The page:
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With corys and angelfish alot of times preforming a water change with water that is a little cooler will cause them to spawn, if they are in condition etc. Is the same true for cyprichromis?
 

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I have, both, heard and seen this. I think it mimics a seasonal change which will spark spawning activety. :fish: :idea:
 

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I haven't tried cooler water intentionally, but I have found that a neglect-care cycle works pretty well. When I leave for a week or more, I have someone check on the fish a couple times a week and only feed them sparingly. So, no lights, little food, no water changes. When I get back, I do large water changes and about a week after that I see many holding females (for gobies, paracyps, cyps, xenos, etc).
 

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doodlebug-2 said:
With corys and angelfish alot of times preforming a water change with water that is a little cooler will cause them to spawn, if they are in condition etc. Is the same true for cyprichromis?
I think the change in water temp triggers most species into breeding or a large water change. Either of these changes haved worked for me over years especially with Frontosa's. My temp is changing during a WC because I have to gauge temp with my hand straight from my faucet. Which I bet happens in about 80% of the tanks out there during a WC. The difference wil depend on someones feel and the % of WC to tank volume, unless they have a temp gauge.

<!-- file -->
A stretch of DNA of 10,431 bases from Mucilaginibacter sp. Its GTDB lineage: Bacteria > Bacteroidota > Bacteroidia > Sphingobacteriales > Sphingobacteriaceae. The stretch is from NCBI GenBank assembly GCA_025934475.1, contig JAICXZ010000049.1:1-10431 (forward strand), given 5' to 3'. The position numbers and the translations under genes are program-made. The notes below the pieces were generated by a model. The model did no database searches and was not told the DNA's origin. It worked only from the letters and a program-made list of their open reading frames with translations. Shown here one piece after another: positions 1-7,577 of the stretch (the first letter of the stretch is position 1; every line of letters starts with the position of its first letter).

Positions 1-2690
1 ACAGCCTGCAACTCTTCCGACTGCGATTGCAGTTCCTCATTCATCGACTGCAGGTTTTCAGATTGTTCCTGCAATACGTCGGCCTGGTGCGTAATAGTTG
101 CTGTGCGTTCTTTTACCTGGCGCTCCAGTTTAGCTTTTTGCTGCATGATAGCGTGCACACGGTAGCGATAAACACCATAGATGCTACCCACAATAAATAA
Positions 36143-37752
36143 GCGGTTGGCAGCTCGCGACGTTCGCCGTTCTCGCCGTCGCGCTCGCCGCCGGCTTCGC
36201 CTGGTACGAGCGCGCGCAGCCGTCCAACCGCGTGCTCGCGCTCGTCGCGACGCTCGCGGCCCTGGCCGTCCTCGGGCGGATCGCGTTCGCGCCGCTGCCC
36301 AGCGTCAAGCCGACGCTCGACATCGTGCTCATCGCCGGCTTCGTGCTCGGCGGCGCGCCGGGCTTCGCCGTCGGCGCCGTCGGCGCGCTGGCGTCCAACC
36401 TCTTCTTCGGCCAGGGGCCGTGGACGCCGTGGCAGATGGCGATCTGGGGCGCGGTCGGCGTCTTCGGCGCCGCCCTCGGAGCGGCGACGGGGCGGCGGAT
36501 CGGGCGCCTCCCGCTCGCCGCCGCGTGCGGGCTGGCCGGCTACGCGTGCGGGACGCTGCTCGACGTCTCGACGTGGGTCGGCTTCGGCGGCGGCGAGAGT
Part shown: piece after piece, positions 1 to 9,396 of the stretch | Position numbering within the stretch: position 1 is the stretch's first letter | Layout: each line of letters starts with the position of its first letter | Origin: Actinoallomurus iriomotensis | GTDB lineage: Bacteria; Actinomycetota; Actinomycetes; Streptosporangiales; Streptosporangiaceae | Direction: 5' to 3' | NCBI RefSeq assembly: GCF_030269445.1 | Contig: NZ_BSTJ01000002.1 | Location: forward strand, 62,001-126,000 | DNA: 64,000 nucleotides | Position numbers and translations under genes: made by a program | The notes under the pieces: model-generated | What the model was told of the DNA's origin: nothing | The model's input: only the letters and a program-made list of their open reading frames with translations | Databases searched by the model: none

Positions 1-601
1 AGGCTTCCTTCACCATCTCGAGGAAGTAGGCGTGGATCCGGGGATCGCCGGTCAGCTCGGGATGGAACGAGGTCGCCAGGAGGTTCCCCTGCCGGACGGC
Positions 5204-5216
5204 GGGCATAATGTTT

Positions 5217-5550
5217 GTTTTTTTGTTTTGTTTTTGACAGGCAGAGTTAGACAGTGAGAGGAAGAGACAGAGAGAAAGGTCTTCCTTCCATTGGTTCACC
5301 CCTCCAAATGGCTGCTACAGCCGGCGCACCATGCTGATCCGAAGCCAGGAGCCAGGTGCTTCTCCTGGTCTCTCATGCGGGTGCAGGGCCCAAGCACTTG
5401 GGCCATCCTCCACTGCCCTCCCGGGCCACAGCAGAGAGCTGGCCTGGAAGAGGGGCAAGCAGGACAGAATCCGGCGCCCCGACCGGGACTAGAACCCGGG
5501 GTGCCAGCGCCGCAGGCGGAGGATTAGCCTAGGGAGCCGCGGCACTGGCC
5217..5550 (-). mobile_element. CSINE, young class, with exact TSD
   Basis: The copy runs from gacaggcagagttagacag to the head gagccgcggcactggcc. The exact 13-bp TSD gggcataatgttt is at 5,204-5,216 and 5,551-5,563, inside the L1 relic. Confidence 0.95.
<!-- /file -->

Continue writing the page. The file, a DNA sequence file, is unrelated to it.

I've got 3 kitumba fry since I had my cyp's over the past 9 months. One female held to term the first time and has not bred again. The other 2 have not held for more than a few days :( But I only have 10 right now and the biggest is about 3 1/2". I vary my WC schedule like Triscuit's talking about, to quick small volume changes for the next week. This way I attempt to cover all the different water depths the fish in my community tank are used to. ie: gobies and Furcifer's come from the shore, and the fronts come from deep water.

Hopefully I'll get some fry.

But gobies, all you need is water. I've never seen such a prolific fish. The most I've seen them wait is three days after the male releases and she is holding. They have been through this cycle 6 times now. There must be a gazzilion of these in the wild, or some fat bellied Fusco that came in for breakfast :D
Steve
 

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The reason it works with south american species is that most come from smaller streams feeding the larger rivers like the amazon, so a rainfall drastically changes both the temp and hard hardness (dropping it vastly) and pH.

A heavy rainfall wouldn't dent the temp, pH or hardness in Lake Tang and most species becuase of this don't seem to even like large water changes (at least in print, many aquarists don't seem to have this problem). But because the lake is so stable, I don't imagine it would have the same effect.
 
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